In a recent study published in Springerresearchers evaluated coronavirus disease 2019 (COVID-19) monoclonal antibody (mAb) treatment in pregnant and postpartum women.
The COVID-19 pandemic caused by severe acute respiratory syndrome coronavirus-2 (SARS-CoV-2) has been a major public health emergency for two years now. Comorbid individuals were recognized as vulnerable to infection in the early pandemic; Pregnant and postpartum women were later classified as highly susceptible to disease with an increased risk of developing severe COVID-19.
According to some studies, pregnant women had higher odds of admission to the intensive care unit and death; in addition, children born to infected mothers were more likely to require neonatal intensive care unit. Pregnant women were not initially included in COVID-19 vaccinations due to lack of data on safety and efficacy. Nevertheless, in mid-2021, they were recommended for vaccination. The relative delay in coverage of pregnant populations during the vaccination program and vaccine hesitation among sections of society put them at risk of SARS-CoV-2 infection.
COVID-19 mAb treatment started in March 2021, in Italy, initially for outpatients with mild to moderate disease, at risk of developing serious illness, within 10 days after the onset of symptoms. With an increase in positive outcomes for inpatients, a higher mAb dose was approved by Agenzia Italiana del Farmaco (AIFA) for seronegative inpatients without the need for mechanical ventilation or high-flow oxygen. Later, National Institutes of Health (NIH) guidelines stated that pregnant women should be treated in the same way as non-pregnant patients, including mAb use.
The current research reported COVID-19 patients in pregnant women who received mAb treatment at the Department of Infectious and Tropical Diseases at Careggi University Hospital, Italy. The electronic records of pregnant COVID-19 patients treated (with mAbs) were obtained between 1 March 2020 and 30 September 2021. Pregnant and postpartum patients treated with casirivimab / imdevimab were included in the study. A dose of 2.4 g was approved for patients who did not require hospitalization, while 8 g was approved for hospitalized patients.
Ten patients received mAbs during the study period, two of whom were outpatients and eight were hospitalized. The median age was 31 years with a mean gestational age of 24 weeks. Eight patients were treated during their pregnancy and two were treated after delivery. No one was vaccinated with a median body mass index (BMI) of 24.8 kg / m2 and a median comorbid condition.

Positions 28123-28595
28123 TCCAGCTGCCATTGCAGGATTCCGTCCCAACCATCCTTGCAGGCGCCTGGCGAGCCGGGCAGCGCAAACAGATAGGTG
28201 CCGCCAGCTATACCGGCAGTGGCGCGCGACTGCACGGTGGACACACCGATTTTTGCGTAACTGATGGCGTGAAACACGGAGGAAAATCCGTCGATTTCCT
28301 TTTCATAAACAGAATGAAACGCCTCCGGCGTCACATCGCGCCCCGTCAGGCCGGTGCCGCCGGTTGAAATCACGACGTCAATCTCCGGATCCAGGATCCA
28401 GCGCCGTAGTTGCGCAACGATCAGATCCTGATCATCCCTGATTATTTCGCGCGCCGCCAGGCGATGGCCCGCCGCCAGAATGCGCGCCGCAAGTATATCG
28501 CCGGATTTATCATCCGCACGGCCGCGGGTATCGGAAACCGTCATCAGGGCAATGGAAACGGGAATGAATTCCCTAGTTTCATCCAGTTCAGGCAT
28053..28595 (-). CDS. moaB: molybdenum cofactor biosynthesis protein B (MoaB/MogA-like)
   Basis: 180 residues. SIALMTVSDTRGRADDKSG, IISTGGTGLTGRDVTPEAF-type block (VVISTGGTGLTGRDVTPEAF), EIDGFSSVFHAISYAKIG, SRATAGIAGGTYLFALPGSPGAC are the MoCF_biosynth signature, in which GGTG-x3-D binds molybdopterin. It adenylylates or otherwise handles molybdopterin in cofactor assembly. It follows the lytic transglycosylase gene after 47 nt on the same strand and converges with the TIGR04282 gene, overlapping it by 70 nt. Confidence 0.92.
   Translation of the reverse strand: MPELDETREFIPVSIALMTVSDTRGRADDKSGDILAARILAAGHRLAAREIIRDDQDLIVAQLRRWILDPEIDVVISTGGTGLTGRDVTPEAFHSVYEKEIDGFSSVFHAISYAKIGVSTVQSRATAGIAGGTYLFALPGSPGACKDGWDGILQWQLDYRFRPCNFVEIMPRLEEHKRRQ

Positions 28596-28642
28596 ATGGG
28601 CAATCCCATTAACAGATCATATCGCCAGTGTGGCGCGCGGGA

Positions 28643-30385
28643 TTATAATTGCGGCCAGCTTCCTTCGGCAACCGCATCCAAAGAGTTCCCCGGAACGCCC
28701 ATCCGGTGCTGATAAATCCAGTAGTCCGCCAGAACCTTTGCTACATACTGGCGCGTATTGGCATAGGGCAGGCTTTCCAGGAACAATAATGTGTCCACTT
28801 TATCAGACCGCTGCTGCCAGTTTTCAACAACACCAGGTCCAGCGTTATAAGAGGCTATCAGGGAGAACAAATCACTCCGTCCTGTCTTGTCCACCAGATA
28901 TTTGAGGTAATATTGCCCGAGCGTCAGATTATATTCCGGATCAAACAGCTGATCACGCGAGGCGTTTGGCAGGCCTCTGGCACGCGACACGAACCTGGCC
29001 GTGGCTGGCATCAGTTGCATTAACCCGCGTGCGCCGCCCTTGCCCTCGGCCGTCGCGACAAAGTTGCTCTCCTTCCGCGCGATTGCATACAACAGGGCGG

The most common comorbidity was obesity reported at a BMI> 25 kg / m2. Four patients developed the severe clinical disease; six had a moderate illness. SARS-CoV-2 variant data, available for nine patients, revealed infection B.1.167.2 (Delta) variant for all patients.
Five patients were on the 2.4 g dose regimen and the remainder on the 8 g regimen. They received mAbs after two median days after the onset of symptoms. No adverse reactions to mAb therapy were observed and recovery was rapid with no complications. Four hospitalized patients required low-flow oxygen, and three were treated with steroids. One patient showed myocarditis, a possible COVID-19 complication. No one was admitted to the intensive care unit (ICU).
Uncomplicated births were recorded for five patients, two premature births due to 1) premature rupture of membranes and 2) preeclampsia necessitating caesarean section (cesarean section). Another patient who required a cesarean section due to fetal pathological cardiotocographic traces had an asymptomatic neonate. Mild postpartum haemorrhage was observed in one patient. One newborn developed mild, transient neonatal jaundice, and another required temporary hospitalization in the pediatric intensive care unit. Nevertheless, these complications were not related to the use of mAbs based on the onset of events and the time of administration.
The researchers observed no side effects on mAbs for COVID-19 treatment in pregnant women. This is in line with other recent reports of mAb treatment for pregnant women reporting good efficiency of mAbs without any major negative effect. The authors also included postpartum patients at risk of developing serious illness in the first few days after birth.
It is noteworthy that the small sample size of the study without a control group generally does not provide conclusive evidence for the safety and efficacy profile of mAbs for COVID-19 treatment in pregnant women. But none of the patients here showed severe disease manifestation.
In summary, the current study suggested that mAbs could be used to treat pregnant and postpartum COVID-19 inpatients and outpatients in the early stages of the disease.